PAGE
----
Eli Lilly Earns FDA Approval 

Eli Lilly has earned FDA approval for their GLP and GLP-1 receptor agonist to treat type 2 diabetes. The therapy will be sold as Mounjaro and will likely be a big seller. We covered this pending approval just a couple of weeks ago and the impacts it could have on Novo Nordisk’s GLP agonist Wegovy. The key here is that Lilly is getting approval to directly treat diabetes through the changes in A1C, and the typical weight loss impacts are in fact additional benefit that seem likely to improve affinity for the medication. The combination of 30m Americas with type 2 diabetes, approved doses of 5, 10, or 15 mg and the packaging in an easy to use at home injector,  positions it a likely best seller. But with some concerns of cancer formation in rats it will certainly be a medication with watching long-run for impact. Lilly shares were up 5% even in the generally bearish market, though the real change will likely come based on Q3/4 uptake as Mounjaro hits the market. 

BridgeBio Gets BioBucks from BMS 

Bristol-Myers Squibb (BMS) and BridgeBio announced a $1B Biobucks deal to develop and commercialize BBP-398, a SHP2 inhibitor targeting difficult oncology’s. The deal sees BMS approved therapy Opdivo co-developed for further use in combination with BridgeBio’s novel therapy with an initial target of solid tumors with a KRAS mutation. The deal brings in a mild $90M for BridgeBio, with the promise of more to come with regulatory, development, and milestone payments. That’s not the only move that Bridge is making to try and get back into some semblance of financial security. They’ve also sold off it’s Priority Review Voucher obtained in 2021 for $110M and punted the re payment of senior notes 2 years. They also laid off staff last month. Obviously this somewhat dilutes their value as assets go into fairly affordable biobucks deals, people say goodbye, debts are punted, and opportunities for priority review are sold. But considering they burned through $154M in the first quarter of 2022 with just north of $633M in the bank and no rescuing approvals on the immediate horizon, it was time to take more serious measures. If they are able, they will likely generate a series of partnerships around several other assets that will further dilute their operational costs. Obviously this is sub-optimal, but even commercial stage mature biotech’s have to restructure, and BridgeBio is lucky or strategic enough to have wiggle room to keep things going. All of this probably good news for pharma’s looking for cheaper deals. I’d guess we will see a fair number of biotech’s looking for biobucks developmental partnerships to carry them through as capital markets continue to synch on cash for series B/C/D and going public right now is not for the faint of heart. In the case of BridgeBio, they haven’t sold the farm – but they are certainly segmenting off some extra parcels to stabilize till more data emerge.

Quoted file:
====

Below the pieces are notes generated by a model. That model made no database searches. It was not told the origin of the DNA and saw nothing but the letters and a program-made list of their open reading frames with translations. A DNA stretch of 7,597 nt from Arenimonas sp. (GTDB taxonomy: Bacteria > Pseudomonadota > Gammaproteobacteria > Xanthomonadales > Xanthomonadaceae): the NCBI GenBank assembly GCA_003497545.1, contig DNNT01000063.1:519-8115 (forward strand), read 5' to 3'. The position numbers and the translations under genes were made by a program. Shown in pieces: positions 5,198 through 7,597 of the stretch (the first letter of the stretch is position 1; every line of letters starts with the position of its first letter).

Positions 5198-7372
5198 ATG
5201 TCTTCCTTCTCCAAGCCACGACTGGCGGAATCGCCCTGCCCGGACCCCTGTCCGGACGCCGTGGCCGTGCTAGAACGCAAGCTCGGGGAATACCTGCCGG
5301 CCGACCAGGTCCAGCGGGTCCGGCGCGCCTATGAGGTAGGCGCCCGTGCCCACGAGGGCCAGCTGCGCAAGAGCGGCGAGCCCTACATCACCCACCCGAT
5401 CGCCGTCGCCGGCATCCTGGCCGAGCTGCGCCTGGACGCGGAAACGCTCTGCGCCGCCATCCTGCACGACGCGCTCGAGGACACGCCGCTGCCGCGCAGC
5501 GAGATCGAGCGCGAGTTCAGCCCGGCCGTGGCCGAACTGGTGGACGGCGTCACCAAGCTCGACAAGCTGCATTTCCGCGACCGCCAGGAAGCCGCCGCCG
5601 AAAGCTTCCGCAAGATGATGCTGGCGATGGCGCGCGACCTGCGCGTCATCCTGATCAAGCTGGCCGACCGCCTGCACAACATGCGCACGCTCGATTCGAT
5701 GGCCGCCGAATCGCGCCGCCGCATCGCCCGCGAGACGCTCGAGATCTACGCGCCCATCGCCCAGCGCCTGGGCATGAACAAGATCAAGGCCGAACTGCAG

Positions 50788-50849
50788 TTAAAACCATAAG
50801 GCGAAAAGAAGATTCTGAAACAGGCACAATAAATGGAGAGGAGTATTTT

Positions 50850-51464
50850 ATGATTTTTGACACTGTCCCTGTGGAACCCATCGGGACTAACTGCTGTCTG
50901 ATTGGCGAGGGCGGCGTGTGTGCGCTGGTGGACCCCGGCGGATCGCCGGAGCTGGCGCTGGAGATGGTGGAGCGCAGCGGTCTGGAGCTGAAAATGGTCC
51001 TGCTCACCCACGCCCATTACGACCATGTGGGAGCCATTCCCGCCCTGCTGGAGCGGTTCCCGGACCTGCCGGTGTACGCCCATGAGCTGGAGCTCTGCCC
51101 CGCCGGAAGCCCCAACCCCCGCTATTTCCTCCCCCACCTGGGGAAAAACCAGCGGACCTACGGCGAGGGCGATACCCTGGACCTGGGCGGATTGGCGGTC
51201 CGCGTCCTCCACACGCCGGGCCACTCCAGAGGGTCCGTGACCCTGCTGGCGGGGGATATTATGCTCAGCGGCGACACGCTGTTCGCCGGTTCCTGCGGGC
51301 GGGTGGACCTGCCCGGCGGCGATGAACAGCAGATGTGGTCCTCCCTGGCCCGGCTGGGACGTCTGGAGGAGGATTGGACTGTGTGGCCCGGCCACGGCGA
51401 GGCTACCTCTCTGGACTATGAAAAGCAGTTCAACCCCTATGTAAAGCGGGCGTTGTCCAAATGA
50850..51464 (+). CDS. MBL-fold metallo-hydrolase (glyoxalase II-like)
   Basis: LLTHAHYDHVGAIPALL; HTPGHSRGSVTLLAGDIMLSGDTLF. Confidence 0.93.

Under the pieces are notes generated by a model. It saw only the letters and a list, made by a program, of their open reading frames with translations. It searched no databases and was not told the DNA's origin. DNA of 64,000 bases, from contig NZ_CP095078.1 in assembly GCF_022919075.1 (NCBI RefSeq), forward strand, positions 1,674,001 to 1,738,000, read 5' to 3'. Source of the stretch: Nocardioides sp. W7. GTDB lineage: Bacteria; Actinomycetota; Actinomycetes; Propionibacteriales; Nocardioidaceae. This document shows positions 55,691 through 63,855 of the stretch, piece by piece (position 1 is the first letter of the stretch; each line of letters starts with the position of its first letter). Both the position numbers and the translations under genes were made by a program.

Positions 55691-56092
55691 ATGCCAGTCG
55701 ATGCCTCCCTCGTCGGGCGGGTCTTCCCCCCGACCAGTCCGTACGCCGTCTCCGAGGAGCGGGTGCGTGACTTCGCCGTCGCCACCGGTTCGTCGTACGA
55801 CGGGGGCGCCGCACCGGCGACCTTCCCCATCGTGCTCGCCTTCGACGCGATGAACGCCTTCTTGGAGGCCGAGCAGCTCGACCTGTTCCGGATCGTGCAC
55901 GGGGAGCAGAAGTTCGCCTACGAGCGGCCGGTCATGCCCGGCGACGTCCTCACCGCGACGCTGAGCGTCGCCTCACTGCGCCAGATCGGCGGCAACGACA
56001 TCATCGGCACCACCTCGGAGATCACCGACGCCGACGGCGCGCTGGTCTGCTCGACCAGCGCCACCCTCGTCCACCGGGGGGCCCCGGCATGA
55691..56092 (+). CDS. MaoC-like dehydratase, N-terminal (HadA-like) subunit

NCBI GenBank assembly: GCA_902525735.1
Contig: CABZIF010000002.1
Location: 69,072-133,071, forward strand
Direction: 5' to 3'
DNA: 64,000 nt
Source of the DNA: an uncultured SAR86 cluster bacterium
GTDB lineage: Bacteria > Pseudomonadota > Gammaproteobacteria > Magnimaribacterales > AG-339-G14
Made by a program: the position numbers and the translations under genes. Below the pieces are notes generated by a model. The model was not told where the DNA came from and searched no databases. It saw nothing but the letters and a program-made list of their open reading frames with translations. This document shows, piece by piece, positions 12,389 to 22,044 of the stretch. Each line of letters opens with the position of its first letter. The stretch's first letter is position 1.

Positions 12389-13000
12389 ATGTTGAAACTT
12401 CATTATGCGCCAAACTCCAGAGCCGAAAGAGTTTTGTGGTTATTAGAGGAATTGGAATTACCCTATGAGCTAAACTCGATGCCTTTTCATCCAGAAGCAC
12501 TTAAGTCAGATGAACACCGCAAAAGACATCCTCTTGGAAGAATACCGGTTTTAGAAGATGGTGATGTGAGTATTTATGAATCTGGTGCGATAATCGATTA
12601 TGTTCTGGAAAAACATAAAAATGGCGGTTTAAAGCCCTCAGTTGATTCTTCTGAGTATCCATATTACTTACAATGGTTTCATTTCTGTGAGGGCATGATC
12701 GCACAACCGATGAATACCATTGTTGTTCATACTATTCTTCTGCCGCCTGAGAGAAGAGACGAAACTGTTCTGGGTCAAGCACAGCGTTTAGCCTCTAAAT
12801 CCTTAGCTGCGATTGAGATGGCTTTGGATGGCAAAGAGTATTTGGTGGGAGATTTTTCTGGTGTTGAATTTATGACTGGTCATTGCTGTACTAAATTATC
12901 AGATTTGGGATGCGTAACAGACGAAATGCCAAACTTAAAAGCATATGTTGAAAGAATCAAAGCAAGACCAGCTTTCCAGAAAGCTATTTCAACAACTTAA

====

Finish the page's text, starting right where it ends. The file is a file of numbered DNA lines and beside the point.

Note on 100

This was episode 100 of Life Science Today – to those of you still listening, and the thousands who download and supported the show. Thanks – it’s a real privilege to be here every week. If you think of it, give us a 5-star review on your favorite podcaster and share the show with a friend. I do this for free for you so truly, thank you for being here. 


Closing Credits                 

Thanks for joining me for Life Science Today, your source for stories, insights, and trends across the life science industry. Learn more at If you like what you hear, please tell a friend. Once again, I’m Dr. Noah Goodson, I’ll see you next week.